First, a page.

Connecticut is a lovely state and I am fortunate to live on beautiful Long Island Sound. Living close to the beach is not only a wonder in itself, it is also a weather moderator for us. In the summer, the cool breezes from the water make hot days bearable. While people ten miles away are getting snow in the winter, it is often raining at my house. Big plus here – You don’t have to shovel rain. On the flip side, while we get less snow, winter doesn’t move on as quickly as I would like. It is often still chilly into May. Way too far into May….. I distinctly recall wearing a wool suit to work in late May one year. And in May of 2005, I had friends from Florida come to visit on May 15. They were horrified to see not one leaf on the trees and swore they’d never come back! No, its not normal, but it happens.
Presently, I live approximately 2 miles away from the town in which I was born, grew up, got married, got divorced, bought a home and had spent my 35-year career. I have had the same doctors, dentists, attorney, and veterinarian forever. (That veterinarian, Jo, is also one of my best friends). I have worked for two of the area’s largest 3 or 4 employers. Many of my high school buddies still live in this area and I see them more than one might think. It is rare that I can go somewhere and not run into someone I know. I am, therefore, a typical New Englander, at least as far as the change issue is concerned. I read somewhere once that New Englanders are the least likely people in the country to relocate. We generally don’t venture out too far from home base for long. We measure driving distances in time, not miles. Visiting a friend who lives 45 minutes away is akin to taking an overnight trip somewhere – it takes a lot of planning. I thought perhaps it was just us older folks who are like this, but yesterday, my 20 something dental hygienist told me that she could not talk her friends into visiting her college friends in Maine. Don’t get me wrong – we do travel. It’s just that people in other parts of the country seem to be more …well….spontaneous about their excursions. I’m not sure what it is about us.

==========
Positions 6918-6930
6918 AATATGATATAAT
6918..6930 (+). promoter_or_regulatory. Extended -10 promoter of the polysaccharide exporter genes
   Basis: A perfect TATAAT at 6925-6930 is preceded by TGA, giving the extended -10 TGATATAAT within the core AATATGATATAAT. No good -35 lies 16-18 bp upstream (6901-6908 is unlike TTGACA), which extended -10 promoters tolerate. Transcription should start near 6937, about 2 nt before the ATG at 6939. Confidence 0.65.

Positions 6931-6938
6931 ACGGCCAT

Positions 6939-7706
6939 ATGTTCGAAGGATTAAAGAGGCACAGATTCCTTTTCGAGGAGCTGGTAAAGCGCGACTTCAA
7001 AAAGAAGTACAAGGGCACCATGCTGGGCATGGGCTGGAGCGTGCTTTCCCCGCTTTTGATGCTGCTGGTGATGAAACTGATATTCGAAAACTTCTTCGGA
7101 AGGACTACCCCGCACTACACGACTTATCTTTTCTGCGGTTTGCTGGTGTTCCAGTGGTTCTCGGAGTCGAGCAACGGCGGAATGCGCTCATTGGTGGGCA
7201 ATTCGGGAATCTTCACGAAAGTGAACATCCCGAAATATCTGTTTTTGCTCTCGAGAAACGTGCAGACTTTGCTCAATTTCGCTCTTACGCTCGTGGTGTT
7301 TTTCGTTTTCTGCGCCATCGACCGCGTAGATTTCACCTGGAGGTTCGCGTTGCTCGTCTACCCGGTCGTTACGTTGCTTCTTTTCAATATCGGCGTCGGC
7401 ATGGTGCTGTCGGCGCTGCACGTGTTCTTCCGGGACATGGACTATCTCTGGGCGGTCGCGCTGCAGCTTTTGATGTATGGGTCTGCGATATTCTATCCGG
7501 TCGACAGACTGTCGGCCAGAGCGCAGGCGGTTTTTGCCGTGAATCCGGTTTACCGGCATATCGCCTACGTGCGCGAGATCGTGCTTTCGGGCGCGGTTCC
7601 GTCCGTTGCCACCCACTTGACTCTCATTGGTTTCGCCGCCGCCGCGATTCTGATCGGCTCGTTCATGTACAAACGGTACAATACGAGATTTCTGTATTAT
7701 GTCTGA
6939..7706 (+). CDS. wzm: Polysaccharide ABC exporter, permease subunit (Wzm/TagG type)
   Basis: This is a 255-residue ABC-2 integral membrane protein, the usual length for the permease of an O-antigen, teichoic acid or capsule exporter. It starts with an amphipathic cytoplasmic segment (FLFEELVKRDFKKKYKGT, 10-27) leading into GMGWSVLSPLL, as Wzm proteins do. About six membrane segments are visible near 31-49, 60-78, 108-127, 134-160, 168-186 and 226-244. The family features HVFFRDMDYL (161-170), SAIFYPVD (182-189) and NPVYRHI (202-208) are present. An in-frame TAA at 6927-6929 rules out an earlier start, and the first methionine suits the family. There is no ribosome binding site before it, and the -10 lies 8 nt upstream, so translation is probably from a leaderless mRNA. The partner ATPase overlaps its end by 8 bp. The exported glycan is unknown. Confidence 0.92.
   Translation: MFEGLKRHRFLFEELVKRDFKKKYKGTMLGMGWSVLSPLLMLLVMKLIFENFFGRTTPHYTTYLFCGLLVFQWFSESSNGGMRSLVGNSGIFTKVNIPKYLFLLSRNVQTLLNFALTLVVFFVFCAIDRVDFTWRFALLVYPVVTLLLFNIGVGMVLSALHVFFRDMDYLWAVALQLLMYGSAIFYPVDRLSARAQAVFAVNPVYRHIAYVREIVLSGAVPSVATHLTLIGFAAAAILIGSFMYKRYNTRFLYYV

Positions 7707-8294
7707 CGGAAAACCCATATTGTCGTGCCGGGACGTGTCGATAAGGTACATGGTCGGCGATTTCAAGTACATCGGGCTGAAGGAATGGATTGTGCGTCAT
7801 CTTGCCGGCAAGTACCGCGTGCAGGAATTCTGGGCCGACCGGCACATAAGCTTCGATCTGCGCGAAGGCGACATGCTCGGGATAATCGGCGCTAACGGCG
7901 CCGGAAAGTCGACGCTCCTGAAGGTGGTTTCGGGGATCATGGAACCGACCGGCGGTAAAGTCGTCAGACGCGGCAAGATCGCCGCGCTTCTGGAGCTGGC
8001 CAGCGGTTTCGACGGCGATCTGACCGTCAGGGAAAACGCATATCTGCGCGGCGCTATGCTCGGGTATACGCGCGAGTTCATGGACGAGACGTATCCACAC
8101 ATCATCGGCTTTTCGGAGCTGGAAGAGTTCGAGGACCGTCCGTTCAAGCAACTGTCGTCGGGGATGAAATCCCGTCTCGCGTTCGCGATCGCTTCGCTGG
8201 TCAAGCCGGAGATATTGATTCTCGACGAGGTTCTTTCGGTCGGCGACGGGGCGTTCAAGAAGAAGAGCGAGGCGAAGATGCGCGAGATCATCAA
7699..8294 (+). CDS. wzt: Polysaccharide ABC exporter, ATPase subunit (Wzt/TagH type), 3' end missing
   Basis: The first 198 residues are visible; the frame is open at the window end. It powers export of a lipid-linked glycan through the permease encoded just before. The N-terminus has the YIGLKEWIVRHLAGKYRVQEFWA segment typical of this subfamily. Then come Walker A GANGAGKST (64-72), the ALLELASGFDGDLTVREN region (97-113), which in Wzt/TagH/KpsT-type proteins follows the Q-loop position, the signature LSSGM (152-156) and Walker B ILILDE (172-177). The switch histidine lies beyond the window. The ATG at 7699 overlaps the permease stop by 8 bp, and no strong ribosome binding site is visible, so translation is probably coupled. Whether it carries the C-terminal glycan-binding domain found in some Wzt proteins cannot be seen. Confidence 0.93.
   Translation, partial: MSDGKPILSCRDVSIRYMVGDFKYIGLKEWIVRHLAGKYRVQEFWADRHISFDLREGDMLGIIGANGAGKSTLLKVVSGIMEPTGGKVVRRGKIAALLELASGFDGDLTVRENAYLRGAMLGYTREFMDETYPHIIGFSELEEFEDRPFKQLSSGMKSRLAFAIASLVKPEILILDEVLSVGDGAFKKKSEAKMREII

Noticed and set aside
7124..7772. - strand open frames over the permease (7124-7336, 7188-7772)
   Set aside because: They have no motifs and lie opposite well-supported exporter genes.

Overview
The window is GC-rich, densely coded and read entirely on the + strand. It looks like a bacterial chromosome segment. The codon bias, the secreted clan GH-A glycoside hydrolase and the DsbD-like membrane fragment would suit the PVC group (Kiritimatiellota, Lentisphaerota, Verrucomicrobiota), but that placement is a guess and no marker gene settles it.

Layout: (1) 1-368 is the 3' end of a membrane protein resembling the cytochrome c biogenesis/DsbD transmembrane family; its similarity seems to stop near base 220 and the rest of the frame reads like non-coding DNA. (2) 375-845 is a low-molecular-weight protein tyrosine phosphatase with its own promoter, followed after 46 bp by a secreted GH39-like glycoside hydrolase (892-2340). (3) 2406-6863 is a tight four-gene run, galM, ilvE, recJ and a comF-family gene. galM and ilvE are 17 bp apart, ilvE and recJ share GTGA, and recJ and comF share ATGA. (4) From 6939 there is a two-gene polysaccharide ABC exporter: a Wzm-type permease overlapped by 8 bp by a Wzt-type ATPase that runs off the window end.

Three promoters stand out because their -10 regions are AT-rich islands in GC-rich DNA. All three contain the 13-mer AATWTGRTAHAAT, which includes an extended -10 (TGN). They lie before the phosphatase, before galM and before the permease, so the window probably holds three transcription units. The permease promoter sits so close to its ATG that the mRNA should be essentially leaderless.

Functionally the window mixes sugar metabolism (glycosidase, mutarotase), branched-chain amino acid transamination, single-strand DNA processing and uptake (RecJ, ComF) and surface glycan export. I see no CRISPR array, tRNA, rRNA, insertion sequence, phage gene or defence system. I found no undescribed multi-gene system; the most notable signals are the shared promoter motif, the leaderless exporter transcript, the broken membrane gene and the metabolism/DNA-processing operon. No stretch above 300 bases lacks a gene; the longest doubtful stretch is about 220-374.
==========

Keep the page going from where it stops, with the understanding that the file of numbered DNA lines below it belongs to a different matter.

I have never liked being cold, but in 2010, I broke my neck and now live with a permanent spinal cord injury. While I am able to walk and breathe on my own (which I came very close to NOT being able to do!), my fingers, hands and arms are hypersensitive to cold. Emotional stress and inactivity also leads to burning pain.
So it has occurred to me that CT winters aren’t going to get any warmer. And I’m not getting any younger. At the moment, I own a house with a large yard. In that large yard, I went a little crazy with flower gardening. Oh my…what an understatement. More than one visitor has described it as looking like a park. Such a lovely compliment, but taking care of this “park” used to be a lot easier. You know…back when I was you…..youn…..Um…a few years back. Also, I am retired now and so I’m a bit lonelier since I no longer have forced interactions (called a job) any longer. Yes, I thought about volunteering and I know I would be a tremendous help to some organization, but when it is cold, I just have such a hard time going outside. I am afraid that it would just be too easy for me to convince myself that I really don’t NEED to leave and go out into the cold. And that just wouldn’t be fair either to the organization or to myself. There’s also the matter of being with people of your age, background and interests. During the week, most of my neighbors are out working. Yes, I do have other retired friends, but I really want to DO something more. To be a part of something. To work toward something that matters and helps others ALL the time and not just when it is warm outside. BUT if I move to a warm place, well, that problem of me burrowing deeper under the covers in January and February (and March…and April….and….well, you get the idea) just melts away. Stay tuned!